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FLICE-inhibitory protein expression during macrophage differentiation confers resistance to fas-mediated apoptosis.

Perlman H, Pagliari LJ, Georganas C, Mano T, Walsh K, Pope RM - J. Exp. Med. (1999)

Bottom Line: FLICE (Fas-associated death domain-like interleukin 1beta-converting enzyme)-inhibitory protein (Flip), a naturally occurring caspase-inhibitory protein that lacks the critical cysteine domain necessary for catalytic activity, is a negative regulator of Fas-induced apoptosis.Here, we show that monocyte differentiation into macrophages was associated with upregulation of Flip and a decrease in Fas-mediated apoptosis.Addition of an antagonistic Fas ligand antibody to Flip antisense-treated macrophages rescued cultures from apoptosis, demonstrating that endogenous Flip blocked Fas-induced cell death.

View Article: PubMed Central - PubMed

Affiliation: Division of Rheumatology, Northwestern University Medical School, Chicago, Illinois 60611, USA.

ABSTRACT
Macrophages differentiated from circulating peripheral blood monocytes are essential for host immune responses and have been implicated in the pathogenesis of rheumatoid arthritis and atherosclerosis. In contrast to monocytes, macrophages are resistant to Fas-induced cell death by an unknown mechanism. FLICE (Fas-associated death domain-like interleukin 1beta-converting enzyme)-inhibitory protein (Flip), a naturally occurring caspase-inhibitory protein that lacks the critical cysteine domain necessary for catalytic activity, is a negative regulator of Fas-induced apoptosis. Here, we show that monocyte differentiation into macrophages was associated with upregulation of Flip and a decrease in Fas-mediated apoptosis. Overexpression of Flip protected monocytes from Fas-mediated apoptosis, whereas acute Flip inhibition in macrophages induced apoptosis. Addition of an antagonistic Fas ligand antibody to Flip antisense-treated macrophages rescued cultures from apoptosis, demonstrating that endogenous Flip blocked Fas-induced cell death. Thus, the expression of Flip in macrophages conferred resistance to Fas-mediated apoptosis, which may contribute to the development of inflammatory disease.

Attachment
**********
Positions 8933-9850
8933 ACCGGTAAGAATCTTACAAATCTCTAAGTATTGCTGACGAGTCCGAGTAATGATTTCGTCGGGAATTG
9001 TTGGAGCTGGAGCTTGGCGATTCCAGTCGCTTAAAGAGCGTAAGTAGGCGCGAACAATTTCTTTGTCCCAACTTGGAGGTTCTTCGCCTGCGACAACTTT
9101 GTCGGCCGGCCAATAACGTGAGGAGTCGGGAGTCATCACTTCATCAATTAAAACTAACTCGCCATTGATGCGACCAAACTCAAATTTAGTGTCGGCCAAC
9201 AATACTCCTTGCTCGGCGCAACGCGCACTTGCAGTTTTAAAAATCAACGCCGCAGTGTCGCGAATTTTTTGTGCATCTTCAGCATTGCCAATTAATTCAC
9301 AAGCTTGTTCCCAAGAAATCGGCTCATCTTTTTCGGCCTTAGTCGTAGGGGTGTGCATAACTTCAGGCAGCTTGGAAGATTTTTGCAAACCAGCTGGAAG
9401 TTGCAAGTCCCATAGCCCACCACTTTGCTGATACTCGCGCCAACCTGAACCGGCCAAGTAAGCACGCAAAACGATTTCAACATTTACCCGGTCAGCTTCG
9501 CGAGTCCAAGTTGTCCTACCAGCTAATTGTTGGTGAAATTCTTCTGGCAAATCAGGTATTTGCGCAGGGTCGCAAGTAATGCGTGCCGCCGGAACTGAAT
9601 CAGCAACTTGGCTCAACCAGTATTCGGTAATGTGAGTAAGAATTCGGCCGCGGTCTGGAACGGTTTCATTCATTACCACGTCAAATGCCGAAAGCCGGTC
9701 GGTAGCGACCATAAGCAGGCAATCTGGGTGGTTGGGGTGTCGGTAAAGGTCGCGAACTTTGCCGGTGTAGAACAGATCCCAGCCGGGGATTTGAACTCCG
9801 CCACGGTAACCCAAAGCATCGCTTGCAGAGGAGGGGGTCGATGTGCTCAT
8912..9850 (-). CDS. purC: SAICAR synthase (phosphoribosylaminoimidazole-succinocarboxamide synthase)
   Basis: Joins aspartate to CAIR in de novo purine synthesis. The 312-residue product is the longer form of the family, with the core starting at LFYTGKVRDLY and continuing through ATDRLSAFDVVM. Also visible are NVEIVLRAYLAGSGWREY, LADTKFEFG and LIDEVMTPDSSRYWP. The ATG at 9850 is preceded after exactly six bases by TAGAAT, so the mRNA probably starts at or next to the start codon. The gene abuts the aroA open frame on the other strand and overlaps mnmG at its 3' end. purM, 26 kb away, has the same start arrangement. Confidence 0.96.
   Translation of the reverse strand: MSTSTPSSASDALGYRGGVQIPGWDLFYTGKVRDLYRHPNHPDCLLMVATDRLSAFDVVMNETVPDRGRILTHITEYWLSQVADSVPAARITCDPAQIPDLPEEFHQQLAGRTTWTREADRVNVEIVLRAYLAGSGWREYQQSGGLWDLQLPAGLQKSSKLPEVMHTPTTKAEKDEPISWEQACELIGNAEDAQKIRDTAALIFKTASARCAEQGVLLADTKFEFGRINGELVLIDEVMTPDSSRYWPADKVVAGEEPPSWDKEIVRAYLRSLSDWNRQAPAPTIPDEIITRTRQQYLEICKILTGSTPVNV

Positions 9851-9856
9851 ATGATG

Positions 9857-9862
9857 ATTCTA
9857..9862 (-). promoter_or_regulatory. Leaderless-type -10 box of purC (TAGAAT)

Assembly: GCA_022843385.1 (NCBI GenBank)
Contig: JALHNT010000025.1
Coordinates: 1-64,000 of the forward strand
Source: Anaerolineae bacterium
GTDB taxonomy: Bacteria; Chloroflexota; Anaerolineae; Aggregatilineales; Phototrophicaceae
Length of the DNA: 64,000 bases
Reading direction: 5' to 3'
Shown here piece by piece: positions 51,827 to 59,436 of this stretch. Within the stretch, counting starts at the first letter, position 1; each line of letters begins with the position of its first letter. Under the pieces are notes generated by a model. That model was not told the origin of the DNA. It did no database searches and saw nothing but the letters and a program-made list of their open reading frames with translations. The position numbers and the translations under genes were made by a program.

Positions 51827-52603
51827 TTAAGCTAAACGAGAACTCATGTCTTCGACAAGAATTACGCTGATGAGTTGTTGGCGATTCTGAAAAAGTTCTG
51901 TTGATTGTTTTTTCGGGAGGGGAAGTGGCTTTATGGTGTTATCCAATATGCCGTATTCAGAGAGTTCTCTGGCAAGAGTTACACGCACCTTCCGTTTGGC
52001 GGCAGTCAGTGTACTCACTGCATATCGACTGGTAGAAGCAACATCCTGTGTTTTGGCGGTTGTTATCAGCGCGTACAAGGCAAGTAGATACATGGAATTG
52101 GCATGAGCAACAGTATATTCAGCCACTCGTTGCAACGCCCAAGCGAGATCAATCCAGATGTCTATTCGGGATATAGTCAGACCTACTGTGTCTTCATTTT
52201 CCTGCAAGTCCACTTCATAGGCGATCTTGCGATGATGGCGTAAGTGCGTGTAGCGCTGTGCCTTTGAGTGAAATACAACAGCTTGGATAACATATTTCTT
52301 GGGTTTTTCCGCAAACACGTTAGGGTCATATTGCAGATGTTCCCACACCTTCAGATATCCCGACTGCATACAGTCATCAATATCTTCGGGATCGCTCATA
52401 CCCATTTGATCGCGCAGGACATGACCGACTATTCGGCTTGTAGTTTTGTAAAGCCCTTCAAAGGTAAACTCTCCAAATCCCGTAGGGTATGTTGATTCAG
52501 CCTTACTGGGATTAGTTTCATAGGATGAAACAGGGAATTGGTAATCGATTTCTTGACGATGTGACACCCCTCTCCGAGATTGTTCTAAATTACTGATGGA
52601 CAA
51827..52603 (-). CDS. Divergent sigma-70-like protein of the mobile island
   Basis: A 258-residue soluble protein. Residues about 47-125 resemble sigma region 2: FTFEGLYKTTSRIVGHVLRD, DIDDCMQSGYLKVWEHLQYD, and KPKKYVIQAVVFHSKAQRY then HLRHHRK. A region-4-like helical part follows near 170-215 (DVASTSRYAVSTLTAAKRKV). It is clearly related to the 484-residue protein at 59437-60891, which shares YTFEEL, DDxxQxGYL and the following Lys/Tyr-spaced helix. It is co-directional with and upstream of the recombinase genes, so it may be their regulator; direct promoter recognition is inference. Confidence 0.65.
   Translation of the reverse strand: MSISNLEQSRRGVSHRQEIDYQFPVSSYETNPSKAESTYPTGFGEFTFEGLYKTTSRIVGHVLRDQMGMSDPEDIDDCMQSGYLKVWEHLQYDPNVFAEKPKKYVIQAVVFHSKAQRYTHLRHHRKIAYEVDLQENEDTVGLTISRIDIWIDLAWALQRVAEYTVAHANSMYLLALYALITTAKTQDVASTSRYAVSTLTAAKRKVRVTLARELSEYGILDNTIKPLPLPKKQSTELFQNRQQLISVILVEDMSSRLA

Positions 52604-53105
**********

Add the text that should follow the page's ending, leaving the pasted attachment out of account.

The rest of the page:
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Macrophage resistance to Fas-mediated apoptosis is associated with Flip expression. (A) Macrophages are resistant to Fas-induced apoptosis. Triplicate cultures of macrophages differentiated for 7 d in 20% FBS/polymixin B were treated with activating anti-Fas mAb (250 ng/ml), control Ig, or TNF-α (10 ng/ml) for 1 d, fixed in 70% ETOH, and incubated in PI (50 μg/ml) for flow cytometry analysis to determine hypodiploid DNA content. Parallel cultures were incubated with Rh123 (0.1 μg/ml) for 30 min before analysis by flow cytometry. The results represent a mean of three experiments. (B) Flip is upregulated in macrophages. Whole cell extracts (25 μg) were prepared from peripheral blood monocytes and macrophages cultured in 20% FBS/RPMI/1 μg/ml polymyxin B and isolated at the indicated times. Extracts were subjected to SDS-PAGE on 12.5% polyacrylamide gels. Gels were transferred to Immobilon P for immunoblot analysis with anti-Flip. The anti-Flip immunoblot is a representative of 10 individuals. (C) Flip transcript levels are upregulated during monocyte to macrophage differentiation. RT-PCR analysis was performed on total RNA, and the 1,470-bp FlipL, 620-bp FlipS, and 838-bp β-actin amplified fragments were fractionated on 1.0% agarose gel and visualized by ethidium bromide staining.